Sixteenth century Spanish mine workings dot the landscape that comprises Stroud’s Santo Domingo property in the Hostotipaquillo region of Jalisco, Mexico. The original mines were adit enterprises initiated in the 1530’s by Spanish miners, looking for high grade silver and gold. The high-grade ores were located in the centre of the vein in a symmetrical or concentric manner. Mine cut-off grades were generally in the order of 750 g/t silver and lower grades were simply left behind. Confirmatory assays and mine mapping within the old adits has shown the generally rich nature of the properties. However, none of these old mines have been explored beyond the surface workings using modern techniques and it is expected that in certain cases, high grade vein cores will still be encountered.

The Hostotipaquillo region has a rich mining history. When first explored developed, the region was a rough outback wherein survival was a major issue. The Spanish scoured the country in the 1500’s looking for the richest areas to establish mines with slave labor. Only high-grade ore shoots were easily accessible and could be mined by hand. When silicified ore sections were encountered, the miners were simply not able to extract them. As a result, many areas within the old mines were abandoned in favour of easier targets.

Operations in the 1900’s began re-development of some of the historical and newly discovered ore shoots taking advantage of new mining techniques. With the new tools and technology, mine workings were now expanded into the silicified veins and lower grade ores were accessible. Some drilling operations were undertaken, but generally the mines were largely expanded by following the ore veins. This resulted in the development of many new mining operations in the Hostotipaquillo region. Mining thrived in camps such as Cinco Minas, Gran Cabrera and San Pedro de Analco under the guidance of foreign mining engineers and geologists.

Roads for the most part remained well travelled horse trails and heavy equipment had to be brought in piece by piece with burro and man power. The Santo Domingo area, 10 kilometres north west of Cinco Minas, did not see the same development due to the rough terrain and also from dangers posed from the Indigenous population to the north. Crime was rampant and Federal soldiers were employed to provide a limited protection level from bandits and to instill a feeling of governmental structure.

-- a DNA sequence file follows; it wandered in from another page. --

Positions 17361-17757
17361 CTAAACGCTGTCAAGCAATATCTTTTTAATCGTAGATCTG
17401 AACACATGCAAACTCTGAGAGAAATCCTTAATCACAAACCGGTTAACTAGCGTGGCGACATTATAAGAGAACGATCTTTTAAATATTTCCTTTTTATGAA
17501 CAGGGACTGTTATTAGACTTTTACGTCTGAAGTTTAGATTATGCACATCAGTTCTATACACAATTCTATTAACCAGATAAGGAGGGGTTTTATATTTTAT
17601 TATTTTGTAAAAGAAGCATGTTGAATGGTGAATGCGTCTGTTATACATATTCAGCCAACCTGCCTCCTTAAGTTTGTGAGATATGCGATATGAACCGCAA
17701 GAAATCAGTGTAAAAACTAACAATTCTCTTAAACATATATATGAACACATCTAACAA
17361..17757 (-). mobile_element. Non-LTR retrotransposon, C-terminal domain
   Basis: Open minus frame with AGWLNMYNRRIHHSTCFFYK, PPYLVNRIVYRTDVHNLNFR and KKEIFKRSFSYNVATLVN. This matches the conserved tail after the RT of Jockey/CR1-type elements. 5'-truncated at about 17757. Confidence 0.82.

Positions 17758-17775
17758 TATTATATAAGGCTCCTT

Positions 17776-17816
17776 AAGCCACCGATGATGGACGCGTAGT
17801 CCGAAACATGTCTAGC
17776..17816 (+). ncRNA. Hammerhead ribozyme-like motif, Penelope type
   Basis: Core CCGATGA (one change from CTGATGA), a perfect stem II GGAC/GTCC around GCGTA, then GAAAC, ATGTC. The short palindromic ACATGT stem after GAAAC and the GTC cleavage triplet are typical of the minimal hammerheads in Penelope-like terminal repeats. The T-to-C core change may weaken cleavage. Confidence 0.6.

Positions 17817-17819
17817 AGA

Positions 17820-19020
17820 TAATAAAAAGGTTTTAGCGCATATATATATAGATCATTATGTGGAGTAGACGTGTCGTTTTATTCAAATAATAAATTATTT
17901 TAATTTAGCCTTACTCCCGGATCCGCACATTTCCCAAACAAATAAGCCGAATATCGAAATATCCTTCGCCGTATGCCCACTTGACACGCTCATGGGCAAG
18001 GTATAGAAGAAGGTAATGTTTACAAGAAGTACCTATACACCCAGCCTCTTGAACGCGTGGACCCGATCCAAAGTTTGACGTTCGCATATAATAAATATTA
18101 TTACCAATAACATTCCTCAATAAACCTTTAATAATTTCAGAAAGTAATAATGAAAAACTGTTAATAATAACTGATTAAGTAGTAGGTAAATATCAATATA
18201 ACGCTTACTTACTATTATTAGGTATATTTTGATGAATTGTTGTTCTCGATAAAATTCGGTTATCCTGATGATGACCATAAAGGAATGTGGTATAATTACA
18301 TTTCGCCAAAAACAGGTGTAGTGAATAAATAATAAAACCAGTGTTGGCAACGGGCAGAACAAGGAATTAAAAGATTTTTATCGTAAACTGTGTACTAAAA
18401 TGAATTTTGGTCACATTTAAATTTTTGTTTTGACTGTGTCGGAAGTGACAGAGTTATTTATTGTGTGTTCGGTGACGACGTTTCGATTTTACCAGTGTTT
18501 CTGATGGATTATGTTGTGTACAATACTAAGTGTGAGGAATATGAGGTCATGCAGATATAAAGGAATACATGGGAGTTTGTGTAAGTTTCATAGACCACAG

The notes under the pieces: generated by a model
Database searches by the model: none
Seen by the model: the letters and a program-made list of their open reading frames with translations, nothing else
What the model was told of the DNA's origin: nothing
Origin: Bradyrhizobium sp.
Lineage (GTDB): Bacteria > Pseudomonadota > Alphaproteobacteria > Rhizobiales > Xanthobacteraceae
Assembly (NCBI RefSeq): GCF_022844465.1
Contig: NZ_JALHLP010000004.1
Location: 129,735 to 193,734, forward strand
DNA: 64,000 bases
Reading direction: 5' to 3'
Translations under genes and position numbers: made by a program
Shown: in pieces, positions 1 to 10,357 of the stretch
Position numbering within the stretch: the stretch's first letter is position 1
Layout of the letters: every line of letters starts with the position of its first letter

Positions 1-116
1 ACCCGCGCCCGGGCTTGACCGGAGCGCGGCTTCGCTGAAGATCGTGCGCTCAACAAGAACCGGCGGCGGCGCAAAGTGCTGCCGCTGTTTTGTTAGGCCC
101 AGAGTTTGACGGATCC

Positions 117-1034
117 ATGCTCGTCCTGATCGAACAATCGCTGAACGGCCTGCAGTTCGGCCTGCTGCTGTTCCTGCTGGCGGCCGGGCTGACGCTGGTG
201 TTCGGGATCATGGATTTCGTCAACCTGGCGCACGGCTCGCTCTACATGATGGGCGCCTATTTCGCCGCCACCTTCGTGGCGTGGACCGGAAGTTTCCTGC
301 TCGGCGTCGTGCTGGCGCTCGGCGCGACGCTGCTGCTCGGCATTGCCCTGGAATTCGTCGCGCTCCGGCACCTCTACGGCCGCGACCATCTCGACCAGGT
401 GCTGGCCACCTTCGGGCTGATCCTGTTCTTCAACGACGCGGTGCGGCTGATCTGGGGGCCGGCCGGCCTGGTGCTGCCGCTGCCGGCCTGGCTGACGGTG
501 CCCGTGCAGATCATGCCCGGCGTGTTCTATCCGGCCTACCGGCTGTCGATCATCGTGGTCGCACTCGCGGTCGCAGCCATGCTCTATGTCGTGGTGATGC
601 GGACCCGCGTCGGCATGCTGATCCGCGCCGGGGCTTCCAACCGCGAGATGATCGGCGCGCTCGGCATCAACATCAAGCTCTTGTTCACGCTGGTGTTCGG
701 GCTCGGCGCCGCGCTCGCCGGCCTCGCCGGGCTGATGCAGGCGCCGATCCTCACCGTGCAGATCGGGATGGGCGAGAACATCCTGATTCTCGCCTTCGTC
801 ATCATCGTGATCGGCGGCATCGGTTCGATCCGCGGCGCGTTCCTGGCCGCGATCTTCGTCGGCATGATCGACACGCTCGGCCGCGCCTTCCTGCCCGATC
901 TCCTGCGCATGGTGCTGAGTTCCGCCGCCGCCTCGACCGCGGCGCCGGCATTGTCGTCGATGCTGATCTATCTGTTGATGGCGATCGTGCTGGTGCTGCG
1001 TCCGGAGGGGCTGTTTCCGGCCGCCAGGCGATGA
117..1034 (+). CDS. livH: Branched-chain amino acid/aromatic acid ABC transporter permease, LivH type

A gradual decline in general mine operations occurred at the end of the 1920s due to political issues and rebellions. Financing and technological input from the foreign operators diminished. Many of the existing operations closed because of political interference and not the lack of mineable ore.

The geological features that attracted a miner to the original site will not have changed. What has changed are the mining tools, motorized and power generation equipment, regional physical access, scientific knowledge on extraction and processing technique and the local socio-political climate. Today’s methods of satellite, air photo and geophysical property evaluation were not invented at that time and most of these historical regional properties have not seen this kind of sophisticated examination.

The region is rich in potential for the redevelopment of old workings and the discovery of new sites.

Stroud’s Santo Domingo property has a series of banded to breccia style epithermal quartz carbonate veins, minor pyrite, galena, sphalerite, argentite and native gold. The two veins closest to the surface are referred to as La Rayas and Guadalupe. La Rayas is 30-35 metres wide and the recently discovered Guadalupe is 10 metres wide. Both are parallel structures with greater than 700 metres strike length and approximately 300 metres depth. Within each vein system the individual shoots have moderate to steep rakes and steep dips. Most of the stoped veins are found where mineralization had been identified in outcrop or extensions thereof. Only the high-grade lenses were exploited. The literature and recent drilling supports the assumption that additional sources of high-grade ore should be encountered along strike.